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The film ‘The Hamster Stunt’ has been a major success on YouTube and has now been viewed over 3.4 million times in just one week. It shows how the new Volvo FMX, equipped with Volvo Dynamic Steering, is steered by a hamster on rough, twisting tracks in a quarry.

Volvo Dynamic Steering is a new system from Volvo Trucks that allows the driver to steer a fully-laden truck without effort. At low speeds, an electric motor replaces the driver's muscle power. The system's developers aimed to deliver perfect steering feel in all operating conditions.

"At low speeds, a heavily-laden vehicle is so easy to manoeuvre that it can be steered with just one finger. When driving on the road, this dynamic steering system offers unbeatable directional stability," explains Jan-Inge Svensson, the engineer behind the development of the system's software at Volvo Trucks.

Electric motor takes the load off the driver
Volvo Dynamic Steering is based on a conventional mechanical steering system where a steering shaft links up to a steering gear. A hydraulic servo unit generates force that helps the driver turn the truck's road wheels.

In Volvo's system an electronically-controlled electric motor is added, which is attached to the steering shaft. This electric motor works together with the hydraulic power steering and is adjusted thousands of times per second by the electronic control unit. At low speeds, the electric motor adds extra force and at higher speeds, the electric motor automatically regulates the steering and compensates for irregularities that feed through to the steering wheel, caused for instance by side winds or bumps in the road surface.

The electronic control unit is the brain of the system and is continuously fed information by sensors in the truck.

"There are sensors in a number of different locations and together they provide a comprehensive picture of what is happening to the truck. For instance, sensors on the wheels and the transmission's output shaft measure the vehicle's road speed, while another sensor identifies which gear is currently engaged," relates Sten Ragnhult, who was responsible for developing the system's hardware at Volvo Trucks.

In the film ‘The Hamster Stunt' the system's properties are put to the test by allowing a 175 gram (6 oz) hamster steer the truck out in a quarry in the Spanish city of Ourense. A specially designed hamster treadmill was attached to the steering wheel and an experienced stunt driver handled the accelerator and brakes whilst getting the hamster to steer in the right direction by tempting him with a carrot. The film shows how the big truck gently and safely makes its way up a twisting, narrow hilly track in the quarry.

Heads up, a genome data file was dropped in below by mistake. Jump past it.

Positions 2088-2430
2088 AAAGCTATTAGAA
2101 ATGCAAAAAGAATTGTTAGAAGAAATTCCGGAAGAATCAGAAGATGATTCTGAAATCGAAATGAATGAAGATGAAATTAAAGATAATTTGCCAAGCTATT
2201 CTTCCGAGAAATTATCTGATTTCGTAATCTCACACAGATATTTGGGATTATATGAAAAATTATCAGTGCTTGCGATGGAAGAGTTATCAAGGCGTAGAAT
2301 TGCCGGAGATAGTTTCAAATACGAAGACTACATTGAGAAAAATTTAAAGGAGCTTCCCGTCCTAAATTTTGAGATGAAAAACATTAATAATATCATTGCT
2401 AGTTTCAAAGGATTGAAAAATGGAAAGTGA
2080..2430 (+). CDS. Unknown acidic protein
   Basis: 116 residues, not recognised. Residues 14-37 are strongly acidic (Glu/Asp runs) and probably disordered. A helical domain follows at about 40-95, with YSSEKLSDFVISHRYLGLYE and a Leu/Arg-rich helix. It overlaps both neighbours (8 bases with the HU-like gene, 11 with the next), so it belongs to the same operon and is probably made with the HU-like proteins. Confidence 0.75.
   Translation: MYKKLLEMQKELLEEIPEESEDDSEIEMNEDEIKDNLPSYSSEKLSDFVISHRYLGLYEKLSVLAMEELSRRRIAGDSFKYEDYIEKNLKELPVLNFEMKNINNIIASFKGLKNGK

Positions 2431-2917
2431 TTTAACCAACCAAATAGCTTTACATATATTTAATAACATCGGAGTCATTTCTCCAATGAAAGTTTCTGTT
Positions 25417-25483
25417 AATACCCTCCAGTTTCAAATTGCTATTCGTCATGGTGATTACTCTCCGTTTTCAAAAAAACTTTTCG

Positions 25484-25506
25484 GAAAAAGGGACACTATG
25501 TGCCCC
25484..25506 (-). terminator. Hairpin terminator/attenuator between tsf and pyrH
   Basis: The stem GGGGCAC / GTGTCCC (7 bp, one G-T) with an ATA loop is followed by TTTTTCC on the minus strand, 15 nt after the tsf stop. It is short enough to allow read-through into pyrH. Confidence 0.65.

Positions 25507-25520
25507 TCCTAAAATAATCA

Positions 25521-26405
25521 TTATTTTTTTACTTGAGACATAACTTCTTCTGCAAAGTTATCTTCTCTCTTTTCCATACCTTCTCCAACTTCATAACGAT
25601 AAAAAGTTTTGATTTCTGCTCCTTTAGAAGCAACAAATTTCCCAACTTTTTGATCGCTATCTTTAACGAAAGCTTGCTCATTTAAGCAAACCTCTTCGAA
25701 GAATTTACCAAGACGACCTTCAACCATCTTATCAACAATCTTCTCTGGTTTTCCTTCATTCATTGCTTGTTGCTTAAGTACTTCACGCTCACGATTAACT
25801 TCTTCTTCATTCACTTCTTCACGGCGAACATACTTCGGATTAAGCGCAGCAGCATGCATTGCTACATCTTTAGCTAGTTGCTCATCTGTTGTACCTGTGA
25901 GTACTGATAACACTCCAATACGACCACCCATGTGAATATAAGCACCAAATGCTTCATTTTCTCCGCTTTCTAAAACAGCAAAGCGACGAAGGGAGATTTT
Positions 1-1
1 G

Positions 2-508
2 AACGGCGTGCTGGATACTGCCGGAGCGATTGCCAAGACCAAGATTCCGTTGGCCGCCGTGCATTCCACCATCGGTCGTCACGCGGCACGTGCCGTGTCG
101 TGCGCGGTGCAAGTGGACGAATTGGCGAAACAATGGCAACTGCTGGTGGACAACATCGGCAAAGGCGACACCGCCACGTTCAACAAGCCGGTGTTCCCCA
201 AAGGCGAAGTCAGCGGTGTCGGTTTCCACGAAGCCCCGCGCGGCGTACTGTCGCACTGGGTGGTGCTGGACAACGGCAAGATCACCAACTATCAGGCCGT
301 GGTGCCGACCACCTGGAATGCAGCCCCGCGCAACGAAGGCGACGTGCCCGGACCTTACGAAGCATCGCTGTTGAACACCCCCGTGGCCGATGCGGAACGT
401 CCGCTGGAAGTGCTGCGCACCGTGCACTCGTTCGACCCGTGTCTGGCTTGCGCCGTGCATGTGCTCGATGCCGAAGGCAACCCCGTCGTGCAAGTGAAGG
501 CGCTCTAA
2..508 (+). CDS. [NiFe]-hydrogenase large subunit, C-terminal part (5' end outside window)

"I can assure you that this is for real - the hamster really can steer the truck," says Sten Ragnhult, who together with his colleague, Jan-Inge Svensson, was on site in Spain during the test.

"It was a big challenge. The driver had to hold the carrot in just the right way so he could lead the hamster. If he held it too high or too low Charlie would lose interest," explains trainer Grace Dickinson, adding, "but yes, of course Charlie got the carrot in the end !"

See the film ‘The Hamster Stunt'

See how Volvo's engineers prepared the test in Spain :

Here's how Volvo Dynamic Steering works :

- ENDS -

Further images are available in the Volvo Trucks imagebank :

Notes for Editors : Volvo Dynamic Steering
1. At low speeds, the electric motor replaces the driver's muscles. The driver is now free to sit back, relax and steer without straining their shoulders and arms.
2. Disruptions from unevenness in the road (i.e. cracks and potholes) are damped. As a result the steering feels more stable since the driver does not have to keep compensating with the steering wheel.
3. On the road, the precise control gives a feeling of increased directional stability, which in turn offers the driver a relaxed driving experience with full control at all speeds. The dynamic steering system eliminates virtually all minor steering wheel adjustments that are otherwise so much a part of driving.
4. The system can compensate for road camber or a side wind, allowing the driver to steer straight ahead without having to ‘counter-steer' with the steering wheel. This is a major benefit that will contribute to both safer and more comfortable driving.
5. Volvo Dynamic Steering is available as an option and can also be specified with the new Volvo FM and Volvo FH

For more information, please contact : Nigel Hanwell, Press Officer, Volvo Trucks Tel: +44 (0) 1926 414210 Mobile: +44 (0) 7831 817083 Fax: +44 (0) 1926 414386 E-mail :

A comparison between Charlie and a Volvo FMX image/pjpeg 1.1 MB
Animal trainer Grace Dickinson with Charlie, the hamster image/pjpeg 1.1 MB
Charlie the hamster - the star of the show ! image/pjpeg 1.3 MB
Christopher Lloyd, the model maker, mounts the specially designed hamster treadmill on the steering wheel image/pjpeg 1023.3 KB
Experienced stunt driver, Seon Rogers, with Charlie the hamster image/pjpeg 1.3 MB
How the Volvo Dynamic Steering system works image/pjpeg 1 MB
Volvo technicians Jan-Inge Svensson and Sten Ragnhult were present on set in Spain image/pjpeg 1.4 MB

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